Here’s a sentence Emily Nuvan never imagined she would say to another lawyer: “This ape has laser eyes, so that makes it much more valuable.”
But two years after graduating from S.J. Quinney College of Law, Nuvan finds herself enmeshed in the head-spinning world of DeFi, Web3 and NFTs, including some of the Internet’s most lucrative NFTs, the cartoonish simians known as Bored Apes.
(Quick time out. As Nuvan herself often tells people, “I don’t mean to be a jerk, but I’m going to use words you aren’t going to know, and say a lot of acronyms.” So, a quick refresher: NFTs — non-fungible tokens — represents digital ownership of art, music, even digital real estate. Buyers can provide proof of ownership with a one-of-a-kind code that is stored on the blockchain.)
Nuvan, who is an associate in the Salt Lake City office of Armstrong Teasdale, is one of the few lawyers nationwide litigating on behalf of people scammed by digital transactions like NFTs — transactions sometimes worth millions of dollars.
NFTs have been around for a decade but became a cultural phenomenon in March of 2021 when the artist Beeble sold an NFT of one of his paintings for $69 million. The next month, Yuga Labs began issuing the first of 10,000 NFTs in their series “Bored Ape Yacht Club,” which features drawings of apes with various combinations of hats, facial expressions and clothes.
The trick to success if you’re an NFT creator is not only that ephemeral mix of scarcity, novelty and luck, but also what is known as “utility.” In the case of Bored Apes, utility means offering owners the licensing rights to the Apes they own, plus invitations to members-only parties like ApeFest, which took place in June 2022 in New York City, where NFT owners Snoop Dogg and Eminem debuted a song featuring their own personal Apes. Owners also have access to Yuba Labs on-line areas such as “The Bathroom,” where they can “draw, scrawl, or write expletives.”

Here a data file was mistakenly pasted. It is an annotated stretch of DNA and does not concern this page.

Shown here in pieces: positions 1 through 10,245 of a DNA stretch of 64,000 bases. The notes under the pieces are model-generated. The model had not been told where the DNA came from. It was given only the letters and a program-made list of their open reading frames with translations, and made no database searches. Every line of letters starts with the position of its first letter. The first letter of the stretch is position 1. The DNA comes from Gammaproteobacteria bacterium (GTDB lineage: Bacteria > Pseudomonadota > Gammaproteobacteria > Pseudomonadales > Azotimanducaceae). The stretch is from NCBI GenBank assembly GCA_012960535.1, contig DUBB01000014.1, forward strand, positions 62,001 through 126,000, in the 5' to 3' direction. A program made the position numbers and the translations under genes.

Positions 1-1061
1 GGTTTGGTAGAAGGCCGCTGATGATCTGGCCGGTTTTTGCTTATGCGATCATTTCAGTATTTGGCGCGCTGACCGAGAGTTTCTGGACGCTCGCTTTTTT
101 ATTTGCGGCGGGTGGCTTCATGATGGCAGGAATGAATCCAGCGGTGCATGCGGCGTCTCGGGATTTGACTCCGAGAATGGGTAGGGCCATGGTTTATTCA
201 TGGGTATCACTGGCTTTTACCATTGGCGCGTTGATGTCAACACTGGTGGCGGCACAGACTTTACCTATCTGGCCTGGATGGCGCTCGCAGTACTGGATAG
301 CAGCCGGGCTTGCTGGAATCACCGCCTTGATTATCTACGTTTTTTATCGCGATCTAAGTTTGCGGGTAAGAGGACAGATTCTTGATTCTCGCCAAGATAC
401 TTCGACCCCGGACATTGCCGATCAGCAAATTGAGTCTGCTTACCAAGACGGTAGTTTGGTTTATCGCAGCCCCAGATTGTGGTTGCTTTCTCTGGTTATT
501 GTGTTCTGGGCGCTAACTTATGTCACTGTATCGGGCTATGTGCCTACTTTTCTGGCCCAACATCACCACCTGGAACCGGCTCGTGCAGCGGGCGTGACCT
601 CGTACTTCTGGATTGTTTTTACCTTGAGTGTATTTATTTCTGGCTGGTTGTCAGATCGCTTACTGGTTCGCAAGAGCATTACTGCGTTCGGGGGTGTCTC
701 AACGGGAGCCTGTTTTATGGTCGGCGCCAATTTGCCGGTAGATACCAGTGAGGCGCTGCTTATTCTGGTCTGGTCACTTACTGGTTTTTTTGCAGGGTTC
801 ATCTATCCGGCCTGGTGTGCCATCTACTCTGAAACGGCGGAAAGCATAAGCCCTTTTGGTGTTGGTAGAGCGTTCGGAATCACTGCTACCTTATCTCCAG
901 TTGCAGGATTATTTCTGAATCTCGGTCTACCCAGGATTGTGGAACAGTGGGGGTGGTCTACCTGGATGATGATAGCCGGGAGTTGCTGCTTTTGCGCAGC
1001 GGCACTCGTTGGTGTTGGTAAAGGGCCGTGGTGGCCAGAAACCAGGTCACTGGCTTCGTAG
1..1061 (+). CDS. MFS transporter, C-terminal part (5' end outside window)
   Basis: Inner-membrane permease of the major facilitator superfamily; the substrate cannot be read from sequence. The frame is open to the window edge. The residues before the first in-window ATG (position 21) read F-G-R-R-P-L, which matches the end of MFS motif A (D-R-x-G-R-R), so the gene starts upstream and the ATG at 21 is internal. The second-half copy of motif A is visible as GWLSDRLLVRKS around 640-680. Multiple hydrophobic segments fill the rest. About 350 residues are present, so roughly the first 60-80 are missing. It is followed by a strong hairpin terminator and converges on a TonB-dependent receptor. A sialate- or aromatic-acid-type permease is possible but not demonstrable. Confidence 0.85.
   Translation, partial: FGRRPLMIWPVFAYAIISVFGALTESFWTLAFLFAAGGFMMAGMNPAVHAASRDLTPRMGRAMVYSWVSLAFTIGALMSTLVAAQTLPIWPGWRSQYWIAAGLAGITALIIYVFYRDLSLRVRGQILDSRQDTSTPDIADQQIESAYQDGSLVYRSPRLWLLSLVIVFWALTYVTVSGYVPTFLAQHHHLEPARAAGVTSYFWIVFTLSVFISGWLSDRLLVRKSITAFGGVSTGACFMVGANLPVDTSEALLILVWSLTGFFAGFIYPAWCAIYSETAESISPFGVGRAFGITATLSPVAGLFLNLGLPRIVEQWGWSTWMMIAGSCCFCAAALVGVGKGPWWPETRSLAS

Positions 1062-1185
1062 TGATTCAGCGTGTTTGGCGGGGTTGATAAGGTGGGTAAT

All of which is to say that this is new, often renegade, kind of puzzling territory. And because it’s so new, and because the ethos of NFTs favors decentralized finance (DeFi) without middlemen or regulations, it’s a Wild West that attracts scammers and hackers, says Nuvan. “This space is just known for being a den of thieves, because they know nothing will happen.” Ordinary people — “savvy people” —are losing millions of dollars. “Our client isn’t an idiot at all.”
That client, a man from Nevada, owned three Bored Apes worth about $1 million when he decided to trade Bored Ape 4329 (Army uniform, diamond earring, dumbfounded expression) on the NFT Trader website. “The thief sent him a link that looked completely like NFT Trader,” says Nuvan, “but it was a fake.” The scammers were then able to open the seller’s digital wallet and take all three Bored Apes as well as all his accumulated cryptocurrency. The FBI believes that the scammers originated in Russia, Nuvan says.
People who are scammed by crypto thieves, she says, have to go up against powerful platforms that can be worth billions of dollars but provide no security for buyers and sellers. If someone is hacked or tricked, these sites accept no responsibility, “which is frustrating, because they’re the gatekeepers of their little community.”
“If you get your credit card stolen, you can call your bank up right away and they’ll say, Yep, we’ll take those charges off, no problem. But here, you make one wrong click and in ten seconds you’re out a million dollars. And no one’s going to help you. . . . Why would you do that to vulnerable people?”
Nuvan, who first became a crusader against injustice at age 6 when a Little League coach in her Wyoming home town made it clear he didn’t want a girl on the team, decided in law school that she wanted to someday be a public defender or a prosecutor in a DA’s office. Then a clerkship with Federal District Court Judge Robert Shelby convinced her that she wanted to fight white-collar crime, and that meant first joining a law firm that typically represents the accused — to learn how white-collar criminals think and operate. And then one day, about a month after joining Armstrong Teasdale, she was standing in the hallway when one of the firm’s partners asked “Does anyone know what an NFT is?” Nuvan, always a news junkie, gave him a quick tutorial. “Well, you’re the NFT lawyer now,” he said.
“I know I’m not going to be the crypto world’s favorite person,” Nuvan admits. “Honestly, I’m not trying to take down their industry.. . . But you need to be fair, you need to provide customer protection.” She’s hoping eventually to pursue a class action suit.
Sometimes though, lying in bed, she’ll think about the fact that she’s representing a client who bought a digital picture of an ape wearing a safari hat. To keep a sense of balance, she signed up earlier this year to do pro bono work helping Afghan refugees file asylum applications.
“I’m dealing with the frivolousness of the NFT world but I also literally have a life and death case of this Afghan woman and her family,” Nuvan says. “It’s super nice to set the apes aside and go meet with a real person.”